Donald Trump and Hillary Clinton trade jabs in Twitter skirmish

The public dispute on Twitter began when Democrat Hillary Clinton (right) questioned Russia's involvement in US President Donald Trump's campaign during the 2016 US presidential election.
The public dispute on Twitter began when Democrat Hillary Clinton (right) questioned Russia's involvement in US President Donald Trump's campaign during the 2016 US presidential election.PHOTO: AFP, REUTERS

WASHINGTON (AFP) - President Donald Trump has taken a swing on Twitter at one of his favourite punching bags, Democrat Hillary Clinton - and his former presidential rival has hit back with her own zinger.

The trouble started on Wednesday (May 31) when Clinton raised questions over whether Trump's campaign was linked to the alleged Russian meddling in the 2016 US presidential election.

Speaking at a technology conference in California, Clinton said Russia's government "could not have known how best to weaponise that information unless they had been guided" by Americans with polling data.

Clinton was referring to the hacking of her campaign's e-mails, which she has argued was partly to blame for her losing to the real estate mogul.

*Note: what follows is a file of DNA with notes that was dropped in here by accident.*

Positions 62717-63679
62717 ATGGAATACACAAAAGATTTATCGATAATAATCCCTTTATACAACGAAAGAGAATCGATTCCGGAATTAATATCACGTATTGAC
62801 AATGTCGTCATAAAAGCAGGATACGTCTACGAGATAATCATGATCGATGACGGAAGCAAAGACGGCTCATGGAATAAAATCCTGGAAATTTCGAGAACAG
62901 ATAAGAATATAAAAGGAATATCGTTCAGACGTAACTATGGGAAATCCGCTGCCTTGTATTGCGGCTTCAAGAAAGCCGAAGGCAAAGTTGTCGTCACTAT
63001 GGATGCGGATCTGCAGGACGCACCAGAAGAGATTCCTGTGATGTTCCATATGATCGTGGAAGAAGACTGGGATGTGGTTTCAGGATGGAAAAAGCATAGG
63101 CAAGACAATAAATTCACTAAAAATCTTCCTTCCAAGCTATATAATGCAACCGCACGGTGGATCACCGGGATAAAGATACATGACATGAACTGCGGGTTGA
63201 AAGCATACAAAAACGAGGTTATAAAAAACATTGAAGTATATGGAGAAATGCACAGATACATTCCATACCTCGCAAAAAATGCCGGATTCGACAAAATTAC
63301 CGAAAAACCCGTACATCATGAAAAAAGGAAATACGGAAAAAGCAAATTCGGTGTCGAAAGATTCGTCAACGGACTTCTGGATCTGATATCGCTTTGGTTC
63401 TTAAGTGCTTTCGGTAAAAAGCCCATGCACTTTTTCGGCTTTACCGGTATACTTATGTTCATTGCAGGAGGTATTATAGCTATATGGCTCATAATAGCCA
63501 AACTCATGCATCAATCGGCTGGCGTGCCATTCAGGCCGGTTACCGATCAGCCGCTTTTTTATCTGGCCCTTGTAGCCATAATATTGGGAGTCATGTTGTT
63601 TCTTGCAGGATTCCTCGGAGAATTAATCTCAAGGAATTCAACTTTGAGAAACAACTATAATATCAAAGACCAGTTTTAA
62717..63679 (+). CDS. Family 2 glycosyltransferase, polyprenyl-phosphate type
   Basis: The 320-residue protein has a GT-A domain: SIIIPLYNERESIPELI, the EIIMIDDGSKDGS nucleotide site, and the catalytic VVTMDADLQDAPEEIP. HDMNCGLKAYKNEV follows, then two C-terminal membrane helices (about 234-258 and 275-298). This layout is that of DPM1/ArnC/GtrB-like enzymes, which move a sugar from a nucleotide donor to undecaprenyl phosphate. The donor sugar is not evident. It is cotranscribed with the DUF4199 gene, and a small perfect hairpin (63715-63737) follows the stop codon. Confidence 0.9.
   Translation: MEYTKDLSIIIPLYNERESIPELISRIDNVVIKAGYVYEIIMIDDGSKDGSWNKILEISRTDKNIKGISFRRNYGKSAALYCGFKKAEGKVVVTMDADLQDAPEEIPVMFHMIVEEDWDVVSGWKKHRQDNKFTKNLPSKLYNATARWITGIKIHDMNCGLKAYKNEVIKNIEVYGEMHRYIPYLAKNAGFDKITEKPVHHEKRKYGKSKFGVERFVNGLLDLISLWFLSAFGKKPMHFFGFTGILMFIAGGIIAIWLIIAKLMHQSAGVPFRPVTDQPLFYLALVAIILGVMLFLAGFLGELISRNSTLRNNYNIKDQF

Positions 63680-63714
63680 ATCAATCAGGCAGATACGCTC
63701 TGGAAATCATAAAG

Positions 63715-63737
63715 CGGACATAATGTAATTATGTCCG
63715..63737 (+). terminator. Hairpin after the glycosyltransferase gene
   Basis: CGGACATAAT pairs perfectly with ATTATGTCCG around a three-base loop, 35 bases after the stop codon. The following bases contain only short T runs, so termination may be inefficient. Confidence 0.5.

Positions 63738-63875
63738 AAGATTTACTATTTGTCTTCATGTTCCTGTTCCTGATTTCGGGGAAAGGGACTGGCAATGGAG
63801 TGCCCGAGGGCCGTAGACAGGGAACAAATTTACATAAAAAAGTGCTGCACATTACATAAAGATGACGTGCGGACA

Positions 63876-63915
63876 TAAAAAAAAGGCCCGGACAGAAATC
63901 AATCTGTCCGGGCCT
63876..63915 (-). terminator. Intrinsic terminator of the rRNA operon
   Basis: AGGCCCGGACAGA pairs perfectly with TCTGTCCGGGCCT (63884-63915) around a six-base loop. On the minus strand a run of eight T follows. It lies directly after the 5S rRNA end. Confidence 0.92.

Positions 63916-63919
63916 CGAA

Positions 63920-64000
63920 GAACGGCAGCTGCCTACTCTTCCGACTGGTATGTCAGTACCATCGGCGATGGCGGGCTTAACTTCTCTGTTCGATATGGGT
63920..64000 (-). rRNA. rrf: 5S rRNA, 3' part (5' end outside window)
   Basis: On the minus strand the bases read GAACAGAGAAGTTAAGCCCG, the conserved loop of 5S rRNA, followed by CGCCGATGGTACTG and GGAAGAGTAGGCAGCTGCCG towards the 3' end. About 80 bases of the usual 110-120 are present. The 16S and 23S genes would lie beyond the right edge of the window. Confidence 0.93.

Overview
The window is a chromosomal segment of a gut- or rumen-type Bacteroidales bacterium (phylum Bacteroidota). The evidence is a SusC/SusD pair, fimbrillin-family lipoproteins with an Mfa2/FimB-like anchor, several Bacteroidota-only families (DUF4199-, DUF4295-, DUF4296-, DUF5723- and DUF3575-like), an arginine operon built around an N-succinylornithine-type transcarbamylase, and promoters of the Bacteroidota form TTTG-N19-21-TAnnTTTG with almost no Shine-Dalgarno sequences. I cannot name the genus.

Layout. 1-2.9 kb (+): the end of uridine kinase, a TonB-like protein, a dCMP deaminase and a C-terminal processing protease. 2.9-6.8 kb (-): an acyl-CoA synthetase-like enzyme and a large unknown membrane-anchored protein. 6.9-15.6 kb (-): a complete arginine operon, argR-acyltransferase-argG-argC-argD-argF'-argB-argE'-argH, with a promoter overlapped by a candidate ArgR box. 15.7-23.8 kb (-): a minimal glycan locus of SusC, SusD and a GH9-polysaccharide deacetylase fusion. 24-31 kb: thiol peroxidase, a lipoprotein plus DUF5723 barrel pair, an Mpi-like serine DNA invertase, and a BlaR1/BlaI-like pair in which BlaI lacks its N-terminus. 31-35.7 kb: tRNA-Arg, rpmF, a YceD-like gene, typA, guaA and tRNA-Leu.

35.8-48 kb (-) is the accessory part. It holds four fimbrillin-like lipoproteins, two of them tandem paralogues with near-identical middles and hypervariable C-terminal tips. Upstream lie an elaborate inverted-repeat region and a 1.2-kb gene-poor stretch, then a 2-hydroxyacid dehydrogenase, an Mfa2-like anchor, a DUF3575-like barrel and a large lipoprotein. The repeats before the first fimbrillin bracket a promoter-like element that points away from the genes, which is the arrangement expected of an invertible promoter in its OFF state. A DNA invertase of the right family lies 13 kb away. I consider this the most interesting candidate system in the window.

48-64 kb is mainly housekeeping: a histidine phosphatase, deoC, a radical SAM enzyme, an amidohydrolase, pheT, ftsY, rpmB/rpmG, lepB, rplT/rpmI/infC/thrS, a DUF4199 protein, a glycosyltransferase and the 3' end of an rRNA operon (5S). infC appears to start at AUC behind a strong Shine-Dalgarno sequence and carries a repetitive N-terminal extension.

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"I'm leaning Trump," she said on Wednesday of the connections. "I think it's pretty hard not to."

Trump was not buying it.

"Crooked Hillary Clinton now blames everybody but herself, refuses to say she was a terrible candidate. Hits Facebook & even Dems & DNC," he wrote on Twitter.

Clinton has also placed partial blame on fake news about her being widely spread on Facebook and now ex-FBI director James Comey re-opening his probe into her misuse of government e-mail.

She took to Twitter to fire back at Trump.

"People in covfefe houses shouldn't throw covfefe," she wrote in a brief message.

Trump used the non-existent word in an incomplete sentence tweeted early on Wednesday. The tweet remained online for some 5.5 hours, sparking worldwide ridicule.

The message was finally deleted, and Trump joked about it in a subsequent tweet.

Spokesman Sean Spicer was asked about the cryptic word.

"The president and a small group of people know exactly what he meant," Spicer told incredulous reporters at a news briefing. He offered no further explanation.